Student loans study: ‘Best’ option is paying more now so you owe less later

BOULDER, Colo. — Student debt is a reality of life for millions of Americans. While payment obligations and interest rates have been frozen since the start of the COVID pandemic, that leeway is scheduled to end this October. Now, researchers from the University of Colorado at Boulder claim to have found the optimal way to pay off student loans.

Generally speaking, when it comes to paying off student loans there are two main options. The first is to pay off the debt as soon as possible, thus saving a significant amount on interest. That’s the easiest solution, but it isn’t financially doable for millions of borrowers. So, many people choose to enroll in an income-based repayment plan instead. Such plans allow borrowers to make a smaller monthly payment each month, but also lead to students paying much more due to interest rates. The team at UCB, however, say they’ve uncovered a third option.

Researchers say some borrowers should consider combining both approaches. Pay off as much as you can to start and then enroll in an income-based repayment plan.

“The rule of thumb is that if your balance is really small, just pay it as quickly as possible, and if your balance is large, then enroll in an income-based scheme right away,” says study co-author Yu-Jui Huang, a CU Boulder assistant professor of applied mathematics, in a university release. “We find that, between these two extremes, there’s actually a third strategy, which is, you should pay as much as possible over the first several years. And after that, switch to an income-based repayment scheme.”

Owing interest can lead to student loans that seem never-ending

Researchers created a complex mathematical model capable of considering each individual loan borrower’s situation during this project. According to Prof. Huang, this is likely the first time scientists have applied such a model to student debt. While this certainly isn’t the first study to investigate student loans, most prior research has focused on the real-world effects of student debt on individuals and the greater U.S. economy. This work instead chose to prioritize answering one question: “What’s the best way to pay off a student loan?”

“We made the model as simple as possible,” Prof. Huang notes. “For many students, this can save them money.”

While it’s true that income-based repayment plans offer loan forgiveness after 25 years of monthly payments, borrowers must pay income tax on whatever they ultimately don’t pay off. Add in the fact that interest rates mean a person’s student debt literally grows a little bigger every single day, and it’s easy to understand why millions of Americans feel confused and frustrated about how to approach their debt.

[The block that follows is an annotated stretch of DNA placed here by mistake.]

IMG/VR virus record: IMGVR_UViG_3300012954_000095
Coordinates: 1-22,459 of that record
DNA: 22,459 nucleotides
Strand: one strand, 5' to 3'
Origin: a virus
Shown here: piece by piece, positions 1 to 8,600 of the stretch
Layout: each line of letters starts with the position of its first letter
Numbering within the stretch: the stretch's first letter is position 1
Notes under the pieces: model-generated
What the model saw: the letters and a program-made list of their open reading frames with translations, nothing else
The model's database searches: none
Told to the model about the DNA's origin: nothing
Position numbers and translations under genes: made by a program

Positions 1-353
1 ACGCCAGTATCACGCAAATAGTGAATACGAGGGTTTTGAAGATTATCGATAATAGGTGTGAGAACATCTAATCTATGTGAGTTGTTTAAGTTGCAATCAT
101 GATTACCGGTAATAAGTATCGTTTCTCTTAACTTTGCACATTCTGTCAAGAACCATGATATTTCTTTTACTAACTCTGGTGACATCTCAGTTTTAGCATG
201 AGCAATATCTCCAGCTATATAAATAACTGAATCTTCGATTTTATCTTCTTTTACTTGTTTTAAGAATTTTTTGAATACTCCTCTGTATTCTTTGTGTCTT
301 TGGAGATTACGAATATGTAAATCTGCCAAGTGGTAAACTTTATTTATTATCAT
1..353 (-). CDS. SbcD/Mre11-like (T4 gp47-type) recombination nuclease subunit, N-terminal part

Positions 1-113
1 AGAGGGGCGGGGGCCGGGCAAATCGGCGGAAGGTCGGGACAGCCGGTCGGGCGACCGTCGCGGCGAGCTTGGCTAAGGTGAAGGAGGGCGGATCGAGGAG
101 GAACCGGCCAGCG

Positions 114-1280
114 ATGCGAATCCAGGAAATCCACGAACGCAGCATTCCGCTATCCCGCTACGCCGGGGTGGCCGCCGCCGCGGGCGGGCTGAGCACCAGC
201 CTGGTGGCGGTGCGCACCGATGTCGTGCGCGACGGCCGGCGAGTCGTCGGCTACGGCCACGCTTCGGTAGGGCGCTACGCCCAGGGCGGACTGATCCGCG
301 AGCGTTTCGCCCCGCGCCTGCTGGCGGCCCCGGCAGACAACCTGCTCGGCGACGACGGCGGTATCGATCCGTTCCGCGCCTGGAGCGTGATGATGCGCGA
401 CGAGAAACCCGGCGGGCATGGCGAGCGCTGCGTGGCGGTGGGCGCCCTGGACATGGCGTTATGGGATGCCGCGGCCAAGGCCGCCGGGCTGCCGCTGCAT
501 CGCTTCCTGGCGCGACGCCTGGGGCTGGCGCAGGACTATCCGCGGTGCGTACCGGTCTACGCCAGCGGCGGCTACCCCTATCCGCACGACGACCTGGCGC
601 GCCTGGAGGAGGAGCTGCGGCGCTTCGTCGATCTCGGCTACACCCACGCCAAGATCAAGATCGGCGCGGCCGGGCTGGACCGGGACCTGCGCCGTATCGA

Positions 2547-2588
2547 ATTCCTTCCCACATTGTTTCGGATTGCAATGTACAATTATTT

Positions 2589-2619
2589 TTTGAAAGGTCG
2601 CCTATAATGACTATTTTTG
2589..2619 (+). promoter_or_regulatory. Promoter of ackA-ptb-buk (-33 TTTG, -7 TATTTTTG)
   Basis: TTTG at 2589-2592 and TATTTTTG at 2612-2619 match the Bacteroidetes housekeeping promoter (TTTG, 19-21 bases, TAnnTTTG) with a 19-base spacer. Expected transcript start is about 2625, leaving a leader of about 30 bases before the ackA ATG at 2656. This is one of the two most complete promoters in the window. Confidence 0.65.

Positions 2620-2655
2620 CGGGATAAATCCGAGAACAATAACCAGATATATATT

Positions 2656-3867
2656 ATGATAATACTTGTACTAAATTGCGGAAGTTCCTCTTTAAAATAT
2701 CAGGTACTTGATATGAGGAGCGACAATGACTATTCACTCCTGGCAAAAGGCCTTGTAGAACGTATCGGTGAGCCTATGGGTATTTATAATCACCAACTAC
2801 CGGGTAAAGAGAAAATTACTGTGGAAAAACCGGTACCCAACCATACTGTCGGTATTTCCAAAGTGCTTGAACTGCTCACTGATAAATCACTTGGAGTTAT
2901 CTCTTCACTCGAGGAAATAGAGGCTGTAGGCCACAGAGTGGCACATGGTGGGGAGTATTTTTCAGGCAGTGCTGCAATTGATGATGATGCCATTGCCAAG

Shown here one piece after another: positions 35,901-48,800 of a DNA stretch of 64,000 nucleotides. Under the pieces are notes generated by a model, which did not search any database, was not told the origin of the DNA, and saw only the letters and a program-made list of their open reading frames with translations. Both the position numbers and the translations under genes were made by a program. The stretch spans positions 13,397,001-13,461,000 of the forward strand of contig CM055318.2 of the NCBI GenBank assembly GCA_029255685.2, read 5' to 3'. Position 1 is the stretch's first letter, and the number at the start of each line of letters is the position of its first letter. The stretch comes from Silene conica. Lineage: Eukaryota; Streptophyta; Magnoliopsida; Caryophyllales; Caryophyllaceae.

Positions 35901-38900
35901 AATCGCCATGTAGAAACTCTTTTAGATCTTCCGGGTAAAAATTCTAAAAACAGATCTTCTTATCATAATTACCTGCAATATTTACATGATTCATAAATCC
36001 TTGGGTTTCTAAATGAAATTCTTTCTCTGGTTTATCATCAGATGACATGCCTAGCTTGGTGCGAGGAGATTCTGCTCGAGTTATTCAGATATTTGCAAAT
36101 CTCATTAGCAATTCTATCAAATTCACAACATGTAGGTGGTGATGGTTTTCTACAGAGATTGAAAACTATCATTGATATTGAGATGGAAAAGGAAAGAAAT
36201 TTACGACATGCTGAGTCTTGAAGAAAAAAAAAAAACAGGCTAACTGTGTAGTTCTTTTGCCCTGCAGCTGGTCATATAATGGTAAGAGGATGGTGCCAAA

So, the research team focused on identifying when borrowers should stop making regular payments and switch to an income-based repayment plan. Study authors refer to this period as the critical horizon.

“The critical horizon is the time at which the benefits of forgiveness match the costs of compounding,” study authors write.

Trying to find certainty in an uncertain future

The team at UCB have already begun working on improving their model. For instance, future versions should account for “randomness” more accurately. The current version asks borrowers to give their best guess at what their income and living expenses will look like years down the line. However, life rarely plays out exactly as envisioned or planned. Moreover, researchers say further study on other lifestyle factors and developments influencing the motivation to pay off student debt is needed as well. For example, does having children or purchasing a home change one’s critical horizon time window?

“In practice, what people say is, ‘Yes, I’m going to be a dentist. Looking at past data, I know my starting salary should be this and, after a few years, my salary should grow to this particular stage and so on,'” Prof. Huang adds. “The purpose of introducing the randomness here is because some dentists become really rich in five or 10 years, and some others are not so rich. Even if you look at the data, you can’t be quite sure which category you will eventually fall into.”

There are no current plans to make this model widely available to student loan borrowers. However, Prof. Huang and his team say they’re open to existing student loan repayment calculators adopting their work.

“Right now, students don’t really have any kind of concrete or rigorous guidelines–they may just have these general impressions but there’s no math to justify those,” he concludes. “We have created a simple model, but one that’s undergone a very rigorous mathematical treatment.”

The study is published in the SIAM Journal on Financial Mathematics.

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About the Author

John Anderer

Born blue in the face, John has been writing professionally for over a decade and covering the latest scientific research for StudyFinds since 2019. His work has been featured by Business Insider, Eat This Not That!, MSN, Ladders, and Yahoo!

Studies and abstracts can be confusing and awkwardly worded. He prides himself on making such content easy to read, understand, and apply to one’s everyday life.

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